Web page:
A wide range of conventional immunoassays and emerging biosensors rely on antibodies, which are required to be maintained under tightly regulated temperature (refrigerated) conditions, to preserve their biofunctionality (recognition capability). This stringent requirement necessitates a “cold chain” system during transportation and storage, which is usually impractical in resource-limited settings. Here, we introduce two types of materials, zeolitic imidazolate framework-8 (ZIF-8), a metal-organic framework (MOF), and silk fibroin, extracted from silk cocoon, to form protective coatings to preserve the antibody recognition capability on biochips under ambient and elevated temperatures. Formation of these protective coatings is easy, and a simple water rinsing step can restore the biofunctionality of the coated biochip, thereby making it highly convenient for use in point-of-care and resource-limited settings. A plasmonic nanobiosensor is employed as a transduction platform for monitoring the formation and removal of the protective coatings and to quantify the biopreservation ability of these coatings under various extreme storage conditions. We believe this energy-efficient and environmentally-friendly approach eliminates the needs for cold chain and temperature-controlled storage/shipping of diagnostic reagents and materials, thereby extending the capability of antibody-based biosensors to various resource-limited environments. More broadly, these protective coatings are expected to play a powerful role in the realization of ultrastable biodiagnostics and therapeutics. We will also present a novel class of plasmonic biosensors that rely on artificial antibodies or peptide recognition elements with excellent temperature and chemical stability. These multi-pronged approaches overcome the poor stability of existing plasmonic biosensors or other types of antibody-based biosensors and take them closer to real-world applications in resource-limited settings.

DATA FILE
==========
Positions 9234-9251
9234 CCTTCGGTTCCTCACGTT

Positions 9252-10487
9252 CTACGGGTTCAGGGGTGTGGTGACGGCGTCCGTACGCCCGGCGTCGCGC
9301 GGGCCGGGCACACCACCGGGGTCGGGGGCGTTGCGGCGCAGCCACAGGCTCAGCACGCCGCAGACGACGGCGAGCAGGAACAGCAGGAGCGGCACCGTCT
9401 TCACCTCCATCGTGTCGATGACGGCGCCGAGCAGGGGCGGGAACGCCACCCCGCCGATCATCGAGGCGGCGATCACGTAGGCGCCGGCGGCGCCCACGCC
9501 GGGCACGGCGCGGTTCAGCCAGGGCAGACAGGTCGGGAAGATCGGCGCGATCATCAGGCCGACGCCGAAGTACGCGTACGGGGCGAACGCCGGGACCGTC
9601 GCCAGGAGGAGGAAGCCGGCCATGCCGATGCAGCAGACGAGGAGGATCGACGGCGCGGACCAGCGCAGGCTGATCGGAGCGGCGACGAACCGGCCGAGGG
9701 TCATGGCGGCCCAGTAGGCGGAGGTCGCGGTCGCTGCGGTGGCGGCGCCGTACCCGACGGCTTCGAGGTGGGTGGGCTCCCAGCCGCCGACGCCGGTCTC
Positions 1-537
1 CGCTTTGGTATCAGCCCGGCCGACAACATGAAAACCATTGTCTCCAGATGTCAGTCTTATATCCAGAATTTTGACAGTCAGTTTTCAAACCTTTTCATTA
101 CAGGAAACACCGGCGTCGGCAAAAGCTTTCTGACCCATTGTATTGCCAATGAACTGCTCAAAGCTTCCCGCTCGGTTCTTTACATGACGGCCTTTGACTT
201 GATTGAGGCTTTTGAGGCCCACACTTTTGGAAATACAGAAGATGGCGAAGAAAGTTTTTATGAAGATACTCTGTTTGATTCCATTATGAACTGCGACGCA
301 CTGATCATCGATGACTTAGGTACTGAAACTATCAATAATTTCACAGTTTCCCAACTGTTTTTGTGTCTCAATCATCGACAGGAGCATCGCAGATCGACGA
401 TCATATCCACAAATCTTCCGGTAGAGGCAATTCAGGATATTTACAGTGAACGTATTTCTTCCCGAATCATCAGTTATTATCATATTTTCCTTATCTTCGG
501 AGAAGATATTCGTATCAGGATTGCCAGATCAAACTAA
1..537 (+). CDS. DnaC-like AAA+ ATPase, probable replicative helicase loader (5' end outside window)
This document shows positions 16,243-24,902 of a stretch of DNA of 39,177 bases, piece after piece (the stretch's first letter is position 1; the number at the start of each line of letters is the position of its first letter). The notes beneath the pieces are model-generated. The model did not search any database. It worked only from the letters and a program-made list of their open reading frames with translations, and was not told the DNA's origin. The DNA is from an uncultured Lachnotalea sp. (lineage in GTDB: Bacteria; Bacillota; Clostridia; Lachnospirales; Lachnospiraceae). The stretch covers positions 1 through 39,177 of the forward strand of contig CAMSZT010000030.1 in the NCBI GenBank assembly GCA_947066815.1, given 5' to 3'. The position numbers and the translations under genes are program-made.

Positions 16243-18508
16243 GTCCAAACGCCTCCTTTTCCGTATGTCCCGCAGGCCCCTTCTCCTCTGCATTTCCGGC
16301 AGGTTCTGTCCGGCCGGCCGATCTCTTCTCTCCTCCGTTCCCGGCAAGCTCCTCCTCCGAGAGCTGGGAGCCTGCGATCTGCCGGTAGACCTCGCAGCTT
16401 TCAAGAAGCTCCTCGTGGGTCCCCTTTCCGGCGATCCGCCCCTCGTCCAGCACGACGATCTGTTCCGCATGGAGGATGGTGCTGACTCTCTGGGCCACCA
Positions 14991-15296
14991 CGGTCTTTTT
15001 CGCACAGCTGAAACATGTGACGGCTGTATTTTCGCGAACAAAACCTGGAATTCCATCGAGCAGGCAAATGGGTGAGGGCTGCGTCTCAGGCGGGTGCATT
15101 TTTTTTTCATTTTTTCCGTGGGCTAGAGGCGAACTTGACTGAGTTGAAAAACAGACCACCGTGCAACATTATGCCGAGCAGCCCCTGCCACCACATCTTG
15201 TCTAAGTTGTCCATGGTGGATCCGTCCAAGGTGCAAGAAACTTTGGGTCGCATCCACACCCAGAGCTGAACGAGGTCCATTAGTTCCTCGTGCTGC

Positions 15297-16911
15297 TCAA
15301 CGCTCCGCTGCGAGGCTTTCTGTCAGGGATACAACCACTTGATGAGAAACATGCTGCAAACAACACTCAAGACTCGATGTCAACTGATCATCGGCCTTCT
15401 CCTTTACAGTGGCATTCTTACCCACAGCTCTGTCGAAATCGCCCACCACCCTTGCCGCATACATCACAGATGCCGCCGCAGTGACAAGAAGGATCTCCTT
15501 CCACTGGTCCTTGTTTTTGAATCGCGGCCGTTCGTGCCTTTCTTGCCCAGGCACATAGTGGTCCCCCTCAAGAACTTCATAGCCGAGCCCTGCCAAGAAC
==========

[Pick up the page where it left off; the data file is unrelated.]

© 2017 Optical Society of America

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